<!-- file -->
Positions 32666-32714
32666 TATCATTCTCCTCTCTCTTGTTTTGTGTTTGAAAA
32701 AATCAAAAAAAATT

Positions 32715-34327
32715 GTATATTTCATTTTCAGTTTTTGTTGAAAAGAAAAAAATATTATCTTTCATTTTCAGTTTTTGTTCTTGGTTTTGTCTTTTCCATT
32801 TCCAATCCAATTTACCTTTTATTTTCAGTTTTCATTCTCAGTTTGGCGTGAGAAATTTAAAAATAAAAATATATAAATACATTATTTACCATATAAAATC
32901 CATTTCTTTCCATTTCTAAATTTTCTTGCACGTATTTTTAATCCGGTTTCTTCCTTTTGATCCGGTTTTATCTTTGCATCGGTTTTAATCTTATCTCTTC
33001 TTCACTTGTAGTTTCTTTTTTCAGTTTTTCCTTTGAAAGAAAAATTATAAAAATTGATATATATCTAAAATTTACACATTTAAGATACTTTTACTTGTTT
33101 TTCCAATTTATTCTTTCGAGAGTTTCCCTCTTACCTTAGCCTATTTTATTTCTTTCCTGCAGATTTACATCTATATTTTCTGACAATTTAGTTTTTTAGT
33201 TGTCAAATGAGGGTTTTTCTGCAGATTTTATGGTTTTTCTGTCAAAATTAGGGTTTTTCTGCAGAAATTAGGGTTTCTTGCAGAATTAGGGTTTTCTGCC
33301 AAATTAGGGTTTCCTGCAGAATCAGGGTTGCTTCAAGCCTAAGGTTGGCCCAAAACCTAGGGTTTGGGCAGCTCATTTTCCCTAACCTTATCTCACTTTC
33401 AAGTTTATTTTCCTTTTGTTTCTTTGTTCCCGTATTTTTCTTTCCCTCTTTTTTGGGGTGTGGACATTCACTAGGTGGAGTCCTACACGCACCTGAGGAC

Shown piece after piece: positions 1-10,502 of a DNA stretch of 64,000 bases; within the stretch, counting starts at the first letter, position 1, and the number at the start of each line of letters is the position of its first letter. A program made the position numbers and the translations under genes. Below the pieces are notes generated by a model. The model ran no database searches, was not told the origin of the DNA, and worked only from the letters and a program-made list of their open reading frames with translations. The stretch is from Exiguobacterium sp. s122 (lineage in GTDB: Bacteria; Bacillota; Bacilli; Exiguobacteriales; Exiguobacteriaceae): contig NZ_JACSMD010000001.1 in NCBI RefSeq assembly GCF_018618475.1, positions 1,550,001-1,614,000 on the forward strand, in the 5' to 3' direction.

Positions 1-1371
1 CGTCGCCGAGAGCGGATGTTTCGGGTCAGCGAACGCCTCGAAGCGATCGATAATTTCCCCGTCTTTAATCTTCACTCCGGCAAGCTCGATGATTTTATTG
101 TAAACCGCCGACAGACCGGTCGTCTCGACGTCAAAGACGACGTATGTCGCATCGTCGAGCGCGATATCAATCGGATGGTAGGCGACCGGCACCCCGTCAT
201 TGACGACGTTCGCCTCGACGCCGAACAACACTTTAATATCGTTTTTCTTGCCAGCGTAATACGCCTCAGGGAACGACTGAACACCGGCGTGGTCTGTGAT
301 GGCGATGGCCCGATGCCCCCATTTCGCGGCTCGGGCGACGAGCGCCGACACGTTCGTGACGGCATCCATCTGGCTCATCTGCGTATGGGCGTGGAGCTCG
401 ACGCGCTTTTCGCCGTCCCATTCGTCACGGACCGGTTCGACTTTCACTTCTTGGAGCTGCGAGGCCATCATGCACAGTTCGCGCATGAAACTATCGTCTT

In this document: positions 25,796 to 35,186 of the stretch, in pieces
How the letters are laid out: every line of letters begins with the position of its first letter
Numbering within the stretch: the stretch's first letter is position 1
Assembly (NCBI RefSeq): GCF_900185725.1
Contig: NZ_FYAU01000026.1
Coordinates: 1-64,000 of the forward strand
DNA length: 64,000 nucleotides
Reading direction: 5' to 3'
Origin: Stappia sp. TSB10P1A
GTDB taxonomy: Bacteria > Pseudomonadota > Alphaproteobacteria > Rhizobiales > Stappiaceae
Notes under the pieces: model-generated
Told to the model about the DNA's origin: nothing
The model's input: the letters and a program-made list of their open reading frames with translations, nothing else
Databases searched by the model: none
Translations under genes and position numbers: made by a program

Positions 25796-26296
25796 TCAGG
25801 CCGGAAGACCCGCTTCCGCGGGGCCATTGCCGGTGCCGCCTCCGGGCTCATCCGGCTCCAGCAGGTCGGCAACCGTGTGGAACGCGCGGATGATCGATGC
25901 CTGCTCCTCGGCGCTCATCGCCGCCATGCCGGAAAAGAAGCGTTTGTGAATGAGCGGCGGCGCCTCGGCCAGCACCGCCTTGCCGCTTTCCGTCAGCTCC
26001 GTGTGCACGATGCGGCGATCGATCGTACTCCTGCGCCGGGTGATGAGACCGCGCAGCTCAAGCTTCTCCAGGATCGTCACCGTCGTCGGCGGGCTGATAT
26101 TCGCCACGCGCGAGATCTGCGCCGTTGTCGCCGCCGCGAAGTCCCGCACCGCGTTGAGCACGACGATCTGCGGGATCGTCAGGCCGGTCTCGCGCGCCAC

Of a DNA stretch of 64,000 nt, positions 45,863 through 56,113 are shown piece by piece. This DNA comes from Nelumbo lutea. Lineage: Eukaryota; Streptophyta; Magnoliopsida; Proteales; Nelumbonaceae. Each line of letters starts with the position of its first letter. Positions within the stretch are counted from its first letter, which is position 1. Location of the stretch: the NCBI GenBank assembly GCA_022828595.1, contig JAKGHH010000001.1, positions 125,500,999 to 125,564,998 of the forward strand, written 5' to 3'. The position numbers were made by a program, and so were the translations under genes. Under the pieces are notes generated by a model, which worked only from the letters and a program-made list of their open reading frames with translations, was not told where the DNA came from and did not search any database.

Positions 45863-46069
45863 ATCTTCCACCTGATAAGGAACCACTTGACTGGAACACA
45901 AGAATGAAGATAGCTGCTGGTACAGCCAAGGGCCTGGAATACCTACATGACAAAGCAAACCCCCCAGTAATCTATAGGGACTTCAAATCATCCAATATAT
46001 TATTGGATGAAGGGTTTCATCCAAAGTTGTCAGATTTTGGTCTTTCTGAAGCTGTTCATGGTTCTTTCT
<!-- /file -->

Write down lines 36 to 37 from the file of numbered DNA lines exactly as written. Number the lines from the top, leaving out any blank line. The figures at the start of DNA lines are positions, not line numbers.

25796 TCAGG
25801 CCGGAAGACCCGCTTCCGCGGGGCCATTGCCGGTGCCGCCTCCGGGCTCATCCGGCTCCAGCAGGTCGGCAACCGTGTGGAACGCGCGGATGATCGATGC